TOKYO — Former Japanese Prime Minister Shinzo Abe was shot at a campaign event Friday, Japanese officials said, shocking a nation where firearms laws are among the world’s strictest and gun violence is extremely rare.

Party officials cited in Japanese media said Abe was unconscious, and public broadcaster NHK reported that the 67-year-old was showing no vital signs. He had been giving a speech in Nara, east of Osaka, ahead of elections for Japan’s upper house of parliament on Sunday.

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At least two gunshots were heard. A suspect was arrested on-site for attempted murder, and a gun has been seized, NHK said. Police later identified the suspect as a man in his 40s named Tetsuya Yamagami, from Nara, according to Japanese media reports.

Footage aired on NHK showed Abe giving a speech, then a plume of smoke forming behind him as he collapsed. Officials ran to apprehend the shooter, who appeared to be positioned behind Abe.

Videos posted on social media from the campaign event showed a chaotic scene with Abe, unmoving, lying on the ground as attendees yelled for an ambulance.

Japanese Chief Cabinet Secretary Hirokazu Matsuno confirmed that Abe was shot around 11:30 a.m. Friday and said the government is working to confirm his condition. All cabinet members campaigning or helping campaigns have been asked to return to Tokyo, he said.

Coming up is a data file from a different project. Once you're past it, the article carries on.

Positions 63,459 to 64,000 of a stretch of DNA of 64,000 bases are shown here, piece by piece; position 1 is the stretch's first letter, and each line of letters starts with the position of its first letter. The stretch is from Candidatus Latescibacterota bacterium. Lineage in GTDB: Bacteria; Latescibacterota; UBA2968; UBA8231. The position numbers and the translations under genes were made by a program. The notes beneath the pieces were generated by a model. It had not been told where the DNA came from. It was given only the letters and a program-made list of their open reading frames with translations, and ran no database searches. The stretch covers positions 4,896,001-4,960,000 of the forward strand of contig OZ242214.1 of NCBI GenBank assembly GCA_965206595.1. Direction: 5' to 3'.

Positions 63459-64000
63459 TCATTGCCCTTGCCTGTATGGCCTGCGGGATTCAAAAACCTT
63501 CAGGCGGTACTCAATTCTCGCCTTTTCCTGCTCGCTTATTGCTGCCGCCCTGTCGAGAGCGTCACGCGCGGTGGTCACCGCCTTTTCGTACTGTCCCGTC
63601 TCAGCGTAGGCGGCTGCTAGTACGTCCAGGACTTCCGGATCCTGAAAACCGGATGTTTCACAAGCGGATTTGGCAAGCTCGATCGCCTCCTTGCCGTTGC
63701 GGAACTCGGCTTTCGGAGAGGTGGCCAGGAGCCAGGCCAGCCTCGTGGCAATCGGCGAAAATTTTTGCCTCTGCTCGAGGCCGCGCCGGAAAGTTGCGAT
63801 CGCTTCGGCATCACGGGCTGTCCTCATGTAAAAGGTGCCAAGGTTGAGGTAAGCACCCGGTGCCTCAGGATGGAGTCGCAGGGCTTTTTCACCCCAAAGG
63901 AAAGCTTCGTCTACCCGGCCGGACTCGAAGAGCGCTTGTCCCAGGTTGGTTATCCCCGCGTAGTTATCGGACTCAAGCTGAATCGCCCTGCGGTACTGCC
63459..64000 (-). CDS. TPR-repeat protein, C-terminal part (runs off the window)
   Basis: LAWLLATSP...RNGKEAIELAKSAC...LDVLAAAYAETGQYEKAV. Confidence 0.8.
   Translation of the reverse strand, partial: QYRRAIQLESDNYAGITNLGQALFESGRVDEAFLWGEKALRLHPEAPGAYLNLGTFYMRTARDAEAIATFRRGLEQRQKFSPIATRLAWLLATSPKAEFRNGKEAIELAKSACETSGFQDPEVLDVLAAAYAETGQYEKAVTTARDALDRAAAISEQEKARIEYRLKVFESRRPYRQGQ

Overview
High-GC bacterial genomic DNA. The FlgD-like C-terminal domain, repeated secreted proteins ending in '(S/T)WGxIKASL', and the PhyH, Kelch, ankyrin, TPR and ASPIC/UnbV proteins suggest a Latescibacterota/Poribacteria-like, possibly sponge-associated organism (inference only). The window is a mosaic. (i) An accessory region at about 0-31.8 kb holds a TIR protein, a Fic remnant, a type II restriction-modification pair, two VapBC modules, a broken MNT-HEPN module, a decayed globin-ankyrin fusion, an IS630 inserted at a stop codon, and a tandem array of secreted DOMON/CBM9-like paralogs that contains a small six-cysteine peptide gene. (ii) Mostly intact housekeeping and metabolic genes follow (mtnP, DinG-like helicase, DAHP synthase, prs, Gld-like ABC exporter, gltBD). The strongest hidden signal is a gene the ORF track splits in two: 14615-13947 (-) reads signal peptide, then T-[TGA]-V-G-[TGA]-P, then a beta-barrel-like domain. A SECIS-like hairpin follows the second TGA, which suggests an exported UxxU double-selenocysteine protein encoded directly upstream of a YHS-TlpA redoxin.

“Such violence cannot be permitted,” Matsuno said.

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Abe was admitted to the Nara Medical University Hospital, and government sources cited in media reports said the former leader was in critical condition.

Abe resigned as prime minister in 2020, citing health reasons, but remains influential in Japan’s ruling Liberal Democratic Party.

As Japan’s longest-serving leader, he oversaw a period of relative stability as prime minister from 2012 to 2020, raising Japan’s global image and emphasizing a strong alliance with the United States, even as former U.S. President Donald Trump tested long-standing relationships with allies.

Abe focused on reviving Japan’s stagnating economy through a package dubbed “Abenomics,” and sought to expand Japan’s military defenses. He tried to modify the country’s pacifist postwar constitution, which was controversial, and continued to push the country toward greater defensive postures even after he left office.

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Previously, he led the country from 2006 to 2007 but stepped down because of chronic ulcerative colitis, the same condition that led to his resignation in 2020. Japanese Prime Minister Fumio Kishida, who was campaigning in Yamagata when the shooting occurred, was headed back to Tokyo and canceling campaign events.

LDP officials reacted with shock and condemned the attack on Abe. “This is truly an unforgivable act of political terrorism,” said Sanae Takaichi, chairwoman of the party’s Policy Research Council and 2021 prime ministerial candidate.

Rahm Emanuel, the U.S. Ambassador to Tokyo, in a statement Friday praised Abe as an “outstanding leader of Japan and unwavering ally of the U.S.,” and offered prayers for his family and the Japanese people.

“We are all saddened and shocked,” he said.

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